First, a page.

WASHINGTON – Prosecutors say a scientist who worked on the cutting edge of moon exploration has been caught trying to sell classified secrets to an FBI agent posing as an Israeli intelligence agent.
Stewart David Nozette, who is credited with helping discover evidence of water on the moon and has been a leader in recent lunar exploration work, was arrested Monday and charged in a criminal complaint with attempting to communicate, deliver and transmit classified information, the Justice Department said.
Nozette, 52, of Chevy Chase, Md., was expected to make his initial appearance in federal court in Washington on Tuesday. Law enforcement officials said Nozette did not immediately have a lawyer.
Nozette worked in various jobs for the Energy Department and NASA. In 1989 and 1990, he worked for the White House's National Space Council.
He developed the Clementine bi-static radar experiment that is credited with discovering water on the south pole of the moon. He also worked at the Energy Department's Lawrence Livermore National Laboratory, where he designed highly advanced technology, from approximately 1990 to 1999.
At Energy, Nozette held a special security clearance equivalent to the Defense Department's top secret and "critical nuclear weapon design information" clearances. DOE clearances apply to access to information specifically relating to atomic or nuclear-related materials.
Nozette also held top offices at the Alliance for Competitive Technology, a nonprofit corporation that he organized. Between January 2000 and February 2006, Nozette, through his company, had several agreements to develop advanced technology for the U.S. government.
To build a case against Nozette, FBI agents posed as officers of the Israeli intelligence service Mossad, and the criminal complaint suggests why they thought their suspect would take the bait.
From 1998 to 2008, the complaint alleges, Nozette was a technical adviser for a consultant company that was wholly owned by the Israeli government. Nozette was paid about $225,000 over that period, the court papers say.
Then, in January of this year, Nozette allegedly traveled to another foreign country with two computer thumb drives and apparently did not return with them. Prosecutors also quote an unnamed colleague of Nozette who said the scientist said that if the U.S. government ever tried to put him in jail for an unrelated criminal offense, he would go to Israel or another foreign country and "tell them everything" he knows.
The complaint does not allege that the government of Israel or anyone acting on its behalf violated U.S. law. In Jerusalem, Israeli government officials had no immediate comment.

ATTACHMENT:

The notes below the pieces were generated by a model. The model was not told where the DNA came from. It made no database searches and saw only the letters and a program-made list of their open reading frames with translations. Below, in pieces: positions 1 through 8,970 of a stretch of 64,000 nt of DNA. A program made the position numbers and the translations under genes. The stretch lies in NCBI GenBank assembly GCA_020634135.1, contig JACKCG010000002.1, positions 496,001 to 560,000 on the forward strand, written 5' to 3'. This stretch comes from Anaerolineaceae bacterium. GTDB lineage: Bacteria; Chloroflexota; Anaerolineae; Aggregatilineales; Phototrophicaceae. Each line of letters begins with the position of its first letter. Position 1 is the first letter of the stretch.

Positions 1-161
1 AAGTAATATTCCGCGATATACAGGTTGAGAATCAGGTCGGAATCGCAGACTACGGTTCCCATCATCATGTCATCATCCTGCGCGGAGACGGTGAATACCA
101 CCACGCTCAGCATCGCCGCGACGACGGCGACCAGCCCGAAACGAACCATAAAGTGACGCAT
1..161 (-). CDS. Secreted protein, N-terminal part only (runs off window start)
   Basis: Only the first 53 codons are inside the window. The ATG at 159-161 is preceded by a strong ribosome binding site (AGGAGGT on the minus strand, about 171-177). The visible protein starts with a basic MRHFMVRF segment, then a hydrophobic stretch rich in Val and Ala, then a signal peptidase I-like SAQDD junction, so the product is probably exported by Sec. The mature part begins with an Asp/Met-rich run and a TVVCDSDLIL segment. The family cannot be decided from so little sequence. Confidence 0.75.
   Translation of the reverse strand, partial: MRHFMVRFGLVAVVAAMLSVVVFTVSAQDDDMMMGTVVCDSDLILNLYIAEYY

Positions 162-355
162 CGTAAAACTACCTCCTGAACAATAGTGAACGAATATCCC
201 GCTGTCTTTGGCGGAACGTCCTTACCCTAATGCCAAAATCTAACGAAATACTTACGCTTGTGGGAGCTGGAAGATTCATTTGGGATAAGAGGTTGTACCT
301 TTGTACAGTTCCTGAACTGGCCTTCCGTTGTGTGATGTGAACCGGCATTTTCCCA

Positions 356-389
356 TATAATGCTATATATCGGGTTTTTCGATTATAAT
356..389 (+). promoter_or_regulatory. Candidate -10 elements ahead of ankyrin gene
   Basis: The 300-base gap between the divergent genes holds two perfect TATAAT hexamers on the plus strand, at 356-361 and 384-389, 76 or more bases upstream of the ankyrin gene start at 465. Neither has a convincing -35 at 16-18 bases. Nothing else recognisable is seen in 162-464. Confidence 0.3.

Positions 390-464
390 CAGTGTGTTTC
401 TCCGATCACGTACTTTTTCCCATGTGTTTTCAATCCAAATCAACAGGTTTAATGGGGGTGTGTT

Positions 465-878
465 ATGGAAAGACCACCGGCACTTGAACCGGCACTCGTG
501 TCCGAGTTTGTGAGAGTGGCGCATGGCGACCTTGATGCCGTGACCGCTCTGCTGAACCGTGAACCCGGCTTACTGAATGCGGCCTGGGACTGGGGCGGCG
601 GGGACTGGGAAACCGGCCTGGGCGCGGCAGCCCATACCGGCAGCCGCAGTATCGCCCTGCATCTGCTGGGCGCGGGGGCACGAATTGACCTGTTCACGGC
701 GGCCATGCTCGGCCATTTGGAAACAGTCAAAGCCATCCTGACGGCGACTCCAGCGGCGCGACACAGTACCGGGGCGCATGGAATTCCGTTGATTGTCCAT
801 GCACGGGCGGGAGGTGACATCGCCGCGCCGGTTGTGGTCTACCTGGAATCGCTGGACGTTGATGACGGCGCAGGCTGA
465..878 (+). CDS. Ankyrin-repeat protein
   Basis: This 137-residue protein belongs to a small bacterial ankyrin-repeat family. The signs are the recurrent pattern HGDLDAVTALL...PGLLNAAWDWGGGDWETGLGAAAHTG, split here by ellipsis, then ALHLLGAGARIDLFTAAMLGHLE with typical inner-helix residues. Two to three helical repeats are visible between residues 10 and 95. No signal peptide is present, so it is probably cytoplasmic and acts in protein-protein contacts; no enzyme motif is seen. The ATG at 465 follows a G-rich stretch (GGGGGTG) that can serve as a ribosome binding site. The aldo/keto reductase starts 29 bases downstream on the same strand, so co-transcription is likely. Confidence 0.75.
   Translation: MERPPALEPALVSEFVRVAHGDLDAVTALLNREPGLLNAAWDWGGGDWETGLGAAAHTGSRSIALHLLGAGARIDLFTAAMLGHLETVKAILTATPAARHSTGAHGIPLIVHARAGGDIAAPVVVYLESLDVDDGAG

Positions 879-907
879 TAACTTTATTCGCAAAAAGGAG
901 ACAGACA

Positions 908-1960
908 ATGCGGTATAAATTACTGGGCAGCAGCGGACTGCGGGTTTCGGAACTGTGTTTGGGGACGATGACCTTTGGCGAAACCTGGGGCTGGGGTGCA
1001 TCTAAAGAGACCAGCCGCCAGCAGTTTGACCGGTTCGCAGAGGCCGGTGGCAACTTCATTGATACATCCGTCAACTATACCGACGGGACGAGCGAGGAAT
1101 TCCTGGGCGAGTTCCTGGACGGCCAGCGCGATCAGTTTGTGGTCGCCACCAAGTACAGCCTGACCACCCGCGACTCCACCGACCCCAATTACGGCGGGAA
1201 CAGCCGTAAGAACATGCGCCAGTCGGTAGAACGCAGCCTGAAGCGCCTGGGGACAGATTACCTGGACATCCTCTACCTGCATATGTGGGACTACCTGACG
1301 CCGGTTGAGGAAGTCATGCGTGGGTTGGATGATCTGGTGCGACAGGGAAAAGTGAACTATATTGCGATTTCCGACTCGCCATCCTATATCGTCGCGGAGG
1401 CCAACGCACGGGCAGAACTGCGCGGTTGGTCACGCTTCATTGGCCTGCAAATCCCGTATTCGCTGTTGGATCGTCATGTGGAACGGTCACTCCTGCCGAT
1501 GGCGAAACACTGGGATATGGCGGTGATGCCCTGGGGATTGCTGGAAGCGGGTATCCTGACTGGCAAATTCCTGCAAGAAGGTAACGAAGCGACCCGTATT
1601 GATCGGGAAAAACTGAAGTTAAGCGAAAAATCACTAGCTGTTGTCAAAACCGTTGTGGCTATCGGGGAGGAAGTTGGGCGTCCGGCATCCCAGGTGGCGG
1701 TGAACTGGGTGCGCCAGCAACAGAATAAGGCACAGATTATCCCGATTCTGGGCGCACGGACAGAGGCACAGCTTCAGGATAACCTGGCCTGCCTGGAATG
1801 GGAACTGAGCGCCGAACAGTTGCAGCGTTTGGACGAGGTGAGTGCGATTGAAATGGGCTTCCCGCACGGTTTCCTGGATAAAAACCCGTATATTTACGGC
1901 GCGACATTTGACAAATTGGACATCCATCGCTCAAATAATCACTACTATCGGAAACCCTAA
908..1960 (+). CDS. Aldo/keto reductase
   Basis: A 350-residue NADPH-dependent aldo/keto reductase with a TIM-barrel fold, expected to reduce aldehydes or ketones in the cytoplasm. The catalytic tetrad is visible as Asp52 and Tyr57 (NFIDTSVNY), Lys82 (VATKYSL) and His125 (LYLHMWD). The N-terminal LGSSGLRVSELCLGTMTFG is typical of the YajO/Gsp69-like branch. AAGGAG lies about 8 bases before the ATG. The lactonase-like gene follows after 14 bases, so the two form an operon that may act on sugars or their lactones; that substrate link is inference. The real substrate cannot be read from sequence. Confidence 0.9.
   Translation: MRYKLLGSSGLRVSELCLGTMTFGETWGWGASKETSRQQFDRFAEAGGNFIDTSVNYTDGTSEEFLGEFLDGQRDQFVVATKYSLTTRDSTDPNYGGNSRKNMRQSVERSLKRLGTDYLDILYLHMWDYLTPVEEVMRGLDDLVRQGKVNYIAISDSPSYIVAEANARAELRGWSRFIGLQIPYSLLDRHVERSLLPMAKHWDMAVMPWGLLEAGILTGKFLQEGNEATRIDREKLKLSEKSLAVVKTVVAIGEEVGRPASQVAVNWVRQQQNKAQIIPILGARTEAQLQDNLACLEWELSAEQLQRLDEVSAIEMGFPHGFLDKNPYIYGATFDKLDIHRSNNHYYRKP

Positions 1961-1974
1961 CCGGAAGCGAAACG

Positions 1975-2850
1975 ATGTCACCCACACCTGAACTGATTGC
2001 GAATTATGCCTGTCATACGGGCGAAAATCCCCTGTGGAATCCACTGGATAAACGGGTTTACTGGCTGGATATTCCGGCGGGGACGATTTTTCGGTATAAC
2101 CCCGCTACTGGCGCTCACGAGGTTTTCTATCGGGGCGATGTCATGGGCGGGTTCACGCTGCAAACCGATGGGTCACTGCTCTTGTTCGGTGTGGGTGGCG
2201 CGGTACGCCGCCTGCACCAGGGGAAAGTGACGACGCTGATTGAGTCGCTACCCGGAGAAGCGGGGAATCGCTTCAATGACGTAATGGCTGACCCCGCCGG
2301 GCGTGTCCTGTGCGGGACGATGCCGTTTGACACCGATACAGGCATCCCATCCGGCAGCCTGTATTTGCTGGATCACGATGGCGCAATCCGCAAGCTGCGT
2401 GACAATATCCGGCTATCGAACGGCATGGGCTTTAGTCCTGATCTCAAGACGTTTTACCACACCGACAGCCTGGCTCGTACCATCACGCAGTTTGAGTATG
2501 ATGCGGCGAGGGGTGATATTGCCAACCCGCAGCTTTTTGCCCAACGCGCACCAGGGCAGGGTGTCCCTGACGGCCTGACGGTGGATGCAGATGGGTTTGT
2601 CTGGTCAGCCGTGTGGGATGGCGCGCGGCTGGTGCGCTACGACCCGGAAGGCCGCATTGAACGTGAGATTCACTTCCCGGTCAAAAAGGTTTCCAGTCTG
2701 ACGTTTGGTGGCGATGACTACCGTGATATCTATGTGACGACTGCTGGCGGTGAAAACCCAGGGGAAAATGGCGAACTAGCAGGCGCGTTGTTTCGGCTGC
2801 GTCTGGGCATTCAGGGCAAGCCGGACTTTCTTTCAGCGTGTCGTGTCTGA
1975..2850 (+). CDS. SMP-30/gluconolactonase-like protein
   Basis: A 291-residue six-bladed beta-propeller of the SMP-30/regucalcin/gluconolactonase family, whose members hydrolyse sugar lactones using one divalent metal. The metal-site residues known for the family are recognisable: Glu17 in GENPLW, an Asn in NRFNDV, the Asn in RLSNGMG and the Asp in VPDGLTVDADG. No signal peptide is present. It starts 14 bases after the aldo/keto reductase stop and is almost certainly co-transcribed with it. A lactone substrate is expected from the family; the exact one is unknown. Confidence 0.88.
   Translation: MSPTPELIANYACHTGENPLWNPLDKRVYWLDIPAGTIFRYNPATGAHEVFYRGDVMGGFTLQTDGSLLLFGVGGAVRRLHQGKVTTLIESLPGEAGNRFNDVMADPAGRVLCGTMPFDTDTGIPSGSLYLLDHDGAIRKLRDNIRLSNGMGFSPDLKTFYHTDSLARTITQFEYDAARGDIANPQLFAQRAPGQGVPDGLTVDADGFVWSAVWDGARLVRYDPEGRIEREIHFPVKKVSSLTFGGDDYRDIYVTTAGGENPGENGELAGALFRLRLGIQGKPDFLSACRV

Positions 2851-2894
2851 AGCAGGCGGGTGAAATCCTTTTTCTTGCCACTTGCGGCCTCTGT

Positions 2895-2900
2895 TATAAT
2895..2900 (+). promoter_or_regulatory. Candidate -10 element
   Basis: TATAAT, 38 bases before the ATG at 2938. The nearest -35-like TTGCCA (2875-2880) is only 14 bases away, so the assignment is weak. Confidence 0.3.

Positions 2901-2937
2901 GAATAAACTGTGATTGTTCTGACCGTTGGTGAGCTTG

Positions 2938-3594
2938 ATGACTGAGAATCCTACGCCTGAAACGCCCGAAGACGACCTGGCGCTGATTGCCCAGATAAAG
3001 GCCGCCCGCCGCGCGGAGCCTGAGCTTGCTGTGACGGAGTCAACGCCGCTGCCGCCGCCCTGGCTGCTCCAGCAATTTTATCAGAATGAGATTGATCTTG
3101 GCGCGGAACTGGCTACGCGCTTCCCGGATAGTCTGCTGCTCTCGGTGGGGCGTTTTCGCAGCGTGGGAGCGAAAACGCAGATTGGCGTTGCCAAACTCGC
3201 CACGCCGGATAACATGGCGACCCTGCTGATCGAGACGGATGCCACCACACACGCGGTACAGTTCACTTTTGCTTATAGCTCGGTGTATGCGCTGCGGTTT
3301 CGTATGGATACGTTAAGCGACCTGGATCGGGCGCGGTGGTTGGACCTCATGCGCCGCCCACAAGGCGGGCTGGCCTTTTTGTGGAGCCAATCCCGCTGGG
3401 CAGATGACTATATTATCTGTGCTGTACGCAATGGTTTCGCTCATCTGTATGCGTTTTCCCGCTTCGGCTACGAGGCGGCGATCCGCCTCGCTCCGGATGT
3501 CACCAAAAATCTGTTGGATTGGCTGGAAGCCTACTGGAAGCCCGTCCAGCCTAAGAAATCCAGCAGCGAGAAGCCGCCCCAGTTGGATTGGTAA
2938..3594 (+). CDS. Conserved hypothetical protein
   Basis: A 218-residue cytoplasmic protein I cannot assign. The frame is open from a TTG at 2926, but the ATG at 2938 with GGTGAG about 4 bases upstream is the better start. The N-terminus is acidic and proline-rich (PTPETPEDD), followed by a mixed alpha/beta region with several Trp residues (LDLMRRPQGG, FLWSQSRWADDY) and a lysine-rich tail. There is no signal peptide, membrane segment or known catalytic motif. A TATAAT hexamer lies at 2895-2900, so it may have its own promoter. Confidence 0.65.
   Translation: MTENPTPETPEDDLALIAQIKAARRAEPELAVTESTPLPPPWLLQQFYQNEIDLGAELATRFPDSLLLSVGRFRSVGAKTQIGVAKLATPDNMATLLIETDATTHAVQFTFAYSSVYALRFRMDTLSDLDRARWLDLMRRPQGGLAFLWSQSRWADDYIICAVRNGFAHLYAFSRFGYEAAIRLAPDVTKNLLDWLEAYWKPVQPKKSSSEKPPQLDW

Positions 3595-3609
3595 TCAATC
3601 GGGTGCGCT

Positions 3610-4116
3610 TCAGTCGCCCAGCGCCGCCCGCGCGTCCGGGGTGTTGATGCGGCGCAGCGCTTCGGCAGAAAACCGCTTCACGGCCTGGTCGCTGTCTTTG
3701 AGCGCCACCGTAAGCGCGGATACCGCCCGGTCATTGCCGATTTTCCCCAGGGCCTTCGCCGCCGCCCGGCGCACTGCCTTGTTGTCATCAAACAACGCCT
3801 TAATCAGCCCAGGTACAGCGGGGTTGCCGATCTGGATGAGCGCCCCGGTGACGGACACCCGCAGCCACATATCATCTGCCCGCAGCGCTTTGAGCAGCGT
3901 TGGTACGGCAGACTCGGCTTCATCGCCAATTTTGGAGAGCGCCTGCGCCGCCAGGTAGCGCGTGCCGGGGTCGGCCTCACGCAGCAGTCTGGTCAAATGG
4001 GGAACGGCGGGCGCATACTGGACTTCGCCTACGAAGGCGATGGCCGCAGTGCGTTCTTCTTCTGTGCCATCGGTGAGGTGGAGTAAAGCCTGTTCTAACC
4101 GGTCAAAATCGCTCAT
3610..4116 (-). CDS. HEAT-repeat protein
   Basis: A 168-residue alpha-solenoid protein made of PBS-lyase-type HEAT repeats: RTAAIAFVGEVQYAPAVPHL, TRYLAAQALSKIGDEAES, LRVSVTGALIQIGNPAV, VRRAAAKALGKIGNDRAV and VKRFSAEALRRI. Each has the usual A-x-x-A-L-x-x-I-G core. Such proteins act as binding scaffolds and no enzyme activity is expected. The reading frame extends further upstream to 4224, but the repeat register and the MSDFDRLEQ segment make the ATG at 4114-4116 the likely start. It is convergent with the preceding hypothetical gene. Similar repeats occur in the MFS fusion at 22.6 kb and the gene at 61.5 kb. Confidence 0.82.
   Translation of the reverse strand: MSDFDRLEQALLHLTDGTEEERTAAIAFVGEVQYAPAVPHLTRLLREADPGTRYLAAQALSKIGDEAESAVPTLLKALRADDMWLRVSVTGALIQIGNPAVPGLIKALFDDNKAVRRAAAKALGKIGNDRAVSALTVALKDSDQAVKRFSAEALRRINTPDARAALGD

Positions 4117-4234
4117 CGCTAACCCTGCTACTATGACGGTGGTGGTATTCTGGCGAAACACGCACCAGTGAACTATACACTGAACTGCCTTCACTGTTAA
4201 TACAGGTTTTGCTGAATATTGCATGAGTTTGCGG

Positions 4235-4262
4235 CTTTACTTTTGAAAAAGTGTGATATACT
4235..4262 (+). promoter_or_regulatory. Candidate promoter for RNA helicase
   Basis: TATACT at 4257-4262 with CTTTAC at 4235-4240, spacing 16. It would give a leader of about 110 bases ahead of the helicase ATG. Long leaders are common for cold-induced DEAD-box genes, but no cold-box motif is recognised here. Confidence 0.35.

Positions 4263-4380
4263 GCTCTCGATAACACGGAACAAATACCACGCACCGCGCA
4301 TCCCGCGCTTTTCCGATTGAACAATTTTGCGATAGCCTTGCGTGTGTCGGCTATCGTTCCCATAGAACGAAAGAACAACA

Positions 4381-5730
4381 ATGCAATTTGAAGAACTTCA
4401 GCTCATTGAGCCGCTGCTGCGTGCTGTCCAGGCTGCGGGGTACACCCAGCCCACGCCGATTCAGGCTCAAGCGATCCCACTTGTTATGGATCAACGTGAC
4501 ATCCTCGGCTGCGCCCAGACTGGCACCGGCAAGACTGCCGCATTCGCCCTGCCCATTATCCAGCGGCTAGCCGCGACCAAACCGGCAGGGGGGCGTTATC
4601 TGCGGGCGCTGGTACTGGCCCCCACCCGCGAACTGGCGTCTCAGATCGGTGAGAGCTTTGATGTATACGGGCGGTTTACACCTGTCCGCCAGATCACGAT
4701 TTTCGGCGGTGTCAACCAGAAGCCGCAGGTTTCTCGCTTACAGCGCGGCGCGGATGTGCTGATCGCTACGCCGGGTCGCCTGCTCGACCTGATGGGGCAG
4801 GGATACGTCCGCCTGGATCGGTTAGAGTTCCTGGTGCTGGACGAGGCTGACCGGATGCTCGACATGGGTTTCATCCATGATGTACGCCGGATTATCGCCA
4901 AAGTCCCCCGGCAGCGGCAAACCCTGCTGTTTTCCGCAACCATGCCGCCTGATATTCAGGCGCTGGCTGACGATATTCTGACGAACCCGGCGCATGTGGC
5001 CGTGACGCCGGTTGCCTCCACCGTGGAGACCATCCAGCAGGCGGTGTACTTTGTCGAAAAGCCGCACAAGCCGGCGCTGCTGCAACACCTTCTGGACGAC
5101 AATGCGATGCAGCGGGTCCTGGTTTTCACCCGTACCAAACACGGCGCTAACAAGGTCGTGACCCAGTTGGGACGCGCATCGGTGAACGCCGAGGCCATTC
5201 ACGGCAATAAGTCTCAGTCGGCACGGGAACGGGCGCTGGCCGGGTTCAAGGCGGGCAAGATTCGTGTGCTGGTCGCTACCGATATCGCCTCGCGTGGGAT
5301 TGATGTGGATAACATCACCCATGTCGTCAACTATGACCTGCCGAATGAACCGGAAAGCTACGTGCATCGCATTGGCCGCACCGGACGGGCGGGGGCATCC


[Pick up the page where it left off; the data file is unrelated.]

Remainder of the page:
The affidavit by FBI agent Leslie Martell said that on Sept. 3, Nozette received a telephone call from an individual purporting to be an Israeli intelligence officer, but who was actually an undercover FBI agent.
Nozette agreed to meet with the agent later that day at a hotel in Washington and in the subsequent meeting the two discussed Nozette's willingness to work for Israeli intelligence, the affidavit said.
Nozette allegedly informed the agent that he had, in the past, held top security clearances and had access to U.S. satellite information, the affidavit said.
The scientist also allegedly said he would be willing to answer questions about this information in exchange for money. The agent explained that the Israeli intelligence agency, Mossad, would arrange for a communication system so Nozette could pass on information in a post office box.
Nozette agreed to provide regular, continuing information and asked for an Israeli passport, the affidavit alleged.
According to the court papers, Nozette and the undercover agent met soon afterward in the same hotel, where the scientist allegedly said that while he no longer had legal access to any classified information at a U.S. government facility, he could, nonetheless, recall classified information by memory.
Nozette allegedly told the agent, "Well, I should tell you my first need is that they should figure out how to pay me ... they don't expect me to do this for free."
About a week later, FBI agents left a letter in the designated post office box, asking Nozette to answer a list of questions about U.S. satellite information. The agents provided a $2,000 cash payment.
Nozette was later captured on videotape leaving a manila envelope in the post office box. The next day, agents retrieved the sealed envelope and found, among other things, a one-page document containing answers to the questions and an encrypted computer thumb drive.
One answer contained information classified as secret, which concerned capabilities of a prototype overhead surveillance system. Nozette allegedly offered to reveal additional classified information that directly concerned nuclear weaponry, military spacecraft or satellites, and other major weapons systems.
Agents then asked for more information, and again he allegedly provided it, in exchange for a cash payment of $9,000.
Over the course of his career, Nozette performed some of his research at the U.S. Naval Research Laboratory in Washington, the Defense Advanced Research Projects Agency in Arlington, Va., and the National Aeronautics and Space Administration Goddard Space Flight Center in Greenbelt, Md.